Not a topic that anyone might expect from a blogger concerned with education innovation, but there it is. I’ve had recent cause to reconsider memorization in a more positive light. It started with a pact that my friend, Louise, and I made together. We share a love and admiration of poetry – and along with it – a regret that we don’t spend more time with it. Together, we decided that we would each choose a published poem, memorize it, and then recite it to each other. On the surface, it just felt like a good way to devote more time to poetry.
Louise chose a Shelley poem, called The Moon. I went with Emily Dickenson.
The Brain – is wider than the Sky-
For – put them side by side –
The one the other will contain
With ease – and You – beside –
The Brain is deeper than the sea
For – hold them – Blue to Blue –
The one the other will absorb
As Sponges – Buckets – do
The Brain is just the weight of God –
For – Heft them – Pound for Pound –
And they will differ if they do
As syllable from sound
We both worked on our respective poems for a few weeks and then, over dinner one night, recited them to each other. Louise did a lovely job – she had the language and emphases just right and I found myself really enjoying the experience of hearing the poem, as opposed to reading it.
While one might expect the benefits of hearing a poem read aloud, the unexpected benefit of the endeavor, for me, was the process of memorizing it. I found it surprisingly difficult to do. It took me a couple of weeks and, I must confess, it wasn’t easy. I worked on it while I was doing other things – driving, walking, taking a shower. I took the poem in couplets. Broke it down. Sought the rhythms. And, importantly, eeked out an interpretation as I went. It wasn’t until I got those last two lines – And they will differ if they do – As syllable from sound – committed to memory that the penny dropped for me on this poem. Ahhhh…..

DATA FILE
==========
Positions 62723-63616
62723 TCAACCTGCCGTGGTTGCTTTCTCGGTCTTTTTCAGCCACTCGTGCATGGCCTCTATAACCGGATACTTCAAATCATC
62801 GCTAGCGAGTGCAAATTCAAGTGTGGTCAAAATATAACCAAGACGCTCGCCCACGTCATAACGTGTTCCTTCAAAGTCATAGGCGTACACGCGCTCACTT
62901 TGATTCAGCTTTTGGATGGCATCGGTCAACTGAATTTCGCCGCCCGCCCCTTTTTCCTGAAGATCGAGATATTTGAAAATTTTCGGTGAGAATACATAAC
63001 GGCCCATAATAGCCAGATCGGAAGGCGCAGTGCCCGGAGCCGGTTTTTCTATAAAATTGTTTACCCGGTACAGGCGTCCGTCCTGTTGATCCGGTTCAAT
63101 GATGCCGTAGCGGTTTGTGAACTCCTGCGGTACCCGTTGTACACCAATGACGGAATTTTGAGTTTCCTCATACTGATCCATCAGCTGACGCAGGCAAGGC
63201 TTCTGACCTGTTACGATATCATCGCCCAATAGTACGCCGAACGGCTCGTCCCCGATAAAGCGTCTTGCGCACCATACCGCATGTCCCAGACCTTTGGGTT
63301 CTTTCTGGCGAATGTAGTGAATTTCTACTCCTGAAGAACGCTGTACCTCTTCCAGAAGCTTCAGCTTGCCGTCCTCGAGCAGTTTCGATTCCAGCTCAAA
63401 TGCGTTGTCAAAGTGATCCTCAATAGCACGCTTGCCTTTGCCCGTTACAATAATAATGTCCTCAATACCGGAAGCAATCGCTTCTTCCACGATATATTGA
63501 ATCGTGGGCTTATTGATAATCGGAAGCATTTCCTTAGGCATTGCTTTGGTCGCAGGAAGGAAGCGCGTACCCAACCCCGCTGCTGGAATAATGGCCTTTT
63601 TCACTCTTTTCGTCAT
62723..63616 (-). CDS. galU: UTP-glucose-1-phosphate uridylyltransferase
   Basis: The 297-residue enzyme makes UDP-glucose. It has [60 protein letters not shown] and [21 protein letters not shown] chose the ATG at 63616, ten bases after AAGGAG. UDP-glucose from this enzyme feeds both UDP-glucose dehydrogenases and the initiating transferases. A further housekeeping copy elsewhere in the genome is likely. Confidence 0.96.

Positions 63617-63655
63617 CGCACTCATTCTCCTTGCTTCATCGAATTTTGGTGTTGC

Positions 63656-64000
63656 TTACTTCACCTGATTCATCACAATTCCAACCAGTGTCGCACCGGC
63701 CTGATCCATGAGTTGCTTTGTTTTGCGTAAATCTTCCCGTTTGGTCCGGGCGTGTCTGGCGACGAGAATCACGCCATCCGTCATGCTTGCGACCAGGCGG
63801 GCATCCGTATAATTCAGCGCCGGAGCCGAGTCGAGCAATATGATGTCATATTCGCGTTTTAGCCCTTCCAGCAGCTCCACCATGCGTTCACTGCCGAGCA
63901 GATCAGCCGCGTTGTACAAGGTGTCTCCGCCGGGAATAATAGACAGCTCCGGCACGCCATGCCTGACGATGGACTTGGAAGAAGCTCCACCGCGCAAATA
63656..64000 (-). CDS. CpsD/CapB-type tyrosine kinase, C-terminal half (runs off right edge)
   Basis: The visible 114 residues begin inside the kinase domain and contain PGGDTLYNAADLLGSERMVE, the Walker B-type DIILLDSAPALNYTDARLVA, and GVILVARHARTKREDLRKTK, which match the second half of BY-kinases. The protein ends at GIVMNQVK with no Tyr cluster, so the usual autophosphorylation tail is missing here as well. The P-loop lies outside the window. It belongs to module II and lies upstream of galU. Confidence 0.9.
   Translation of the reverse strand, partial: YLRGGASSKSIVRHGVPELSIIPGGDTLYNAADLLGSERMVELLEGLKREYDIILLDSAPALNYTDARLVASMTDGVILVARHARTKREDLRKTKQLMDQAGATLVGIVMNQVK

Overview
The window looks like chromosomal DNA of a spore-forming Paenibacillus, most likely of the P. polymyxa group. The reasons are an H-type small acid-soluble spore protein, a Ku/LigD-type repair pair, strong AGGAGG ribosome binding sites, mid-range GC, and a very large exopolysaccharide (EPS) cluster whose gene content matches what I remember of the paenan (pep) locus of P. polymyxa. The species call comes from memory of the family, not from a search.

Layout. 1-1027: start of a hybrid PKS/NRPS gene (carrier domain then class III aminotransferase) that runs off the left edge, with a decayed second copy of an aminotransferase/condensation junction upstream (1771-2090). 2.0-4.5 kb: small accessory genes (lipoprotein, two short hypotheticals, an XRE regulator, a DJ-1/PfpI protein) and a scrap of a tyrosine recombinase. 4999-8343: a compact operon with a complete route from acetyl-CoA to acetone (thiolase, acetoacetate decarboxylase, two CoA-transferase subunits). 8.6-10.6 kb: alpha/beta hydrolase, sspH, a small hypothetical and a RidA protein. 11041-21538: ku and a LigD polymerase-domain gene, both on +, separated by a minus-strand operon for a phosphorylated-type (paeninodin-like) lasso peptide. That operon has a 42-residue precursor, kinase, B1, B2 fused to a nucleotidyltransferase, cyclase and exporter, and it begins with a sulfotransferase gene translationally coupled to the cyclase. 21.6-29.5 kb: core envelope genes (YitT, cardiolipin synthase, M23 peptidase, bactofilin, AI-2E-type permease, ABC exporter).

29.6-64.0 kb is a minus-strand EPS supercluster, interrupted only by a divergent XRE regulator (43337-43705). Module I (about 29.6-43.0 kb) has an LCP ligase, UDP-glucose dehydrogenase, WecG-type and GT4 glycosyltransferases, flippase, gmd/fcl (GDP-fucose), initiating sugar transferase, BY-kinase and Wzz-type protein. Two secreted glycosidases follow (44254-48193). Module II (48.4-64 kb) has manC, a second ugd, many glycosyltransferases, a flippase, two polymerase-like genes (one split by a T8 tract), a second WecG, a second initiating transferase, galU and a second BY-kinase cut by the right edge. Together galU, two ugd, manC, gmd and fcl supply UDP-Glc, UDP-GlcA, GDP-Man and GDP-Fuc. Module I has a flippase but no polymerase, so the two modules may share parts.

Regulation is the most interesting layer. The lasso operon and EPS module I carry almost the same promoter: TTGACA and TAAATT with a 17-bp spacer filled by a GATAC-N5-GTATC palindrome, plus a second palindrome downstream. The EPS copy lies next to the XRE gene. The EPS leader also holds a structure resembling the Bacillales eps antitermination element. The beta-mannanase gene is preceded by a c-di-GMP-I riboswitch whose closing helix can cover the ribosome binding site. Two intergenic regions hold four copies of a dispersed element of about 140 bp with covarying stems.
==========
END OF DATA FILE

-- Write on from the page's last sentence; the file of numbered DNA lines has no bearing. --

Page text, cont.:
Later in the week, I heard the writer David Rakoff (who was diagnosed with lymphoma) tell the story of reciting an Elizabeth Bishop poem (Letter to NY) whenever he has to go in for an MRI. Not only does it calm fears, he reports, but it actually reorders his mind. I like that.
Memorization’s reputation went up another notch for me as I observed my son (who is in the Shakespeare class that I’ve blogged about a couple of times already) manage a couple of memorization assignments from The Bard. One assignment was to memorize and recite a sonnet of his choosing and the other was a speech from the play Twelfth Night. I heard him, pacing around the house, reciting his lines….stumbling over the language, and then eventually, finding the music in the phrasing and then fluently delivering it. It was absolutely beautiful.
And I realized that he, with his Twelfth Night, and me with my Emily D. now owned those works. We had gotten inside the nuances of the language, dove into its music, and carried forward a new interpretation as a result of the sheer time logged with it and the fact that it was in our heads, we no longer needed to rely on the book as translater. For my son, when he recites the passage from Twelvefth Night today in class, he will have the added dimension of performing the passage – and, afterall, it was written in order to be performed.
And for me, I will carry Emily’s #632 for the rest of my days.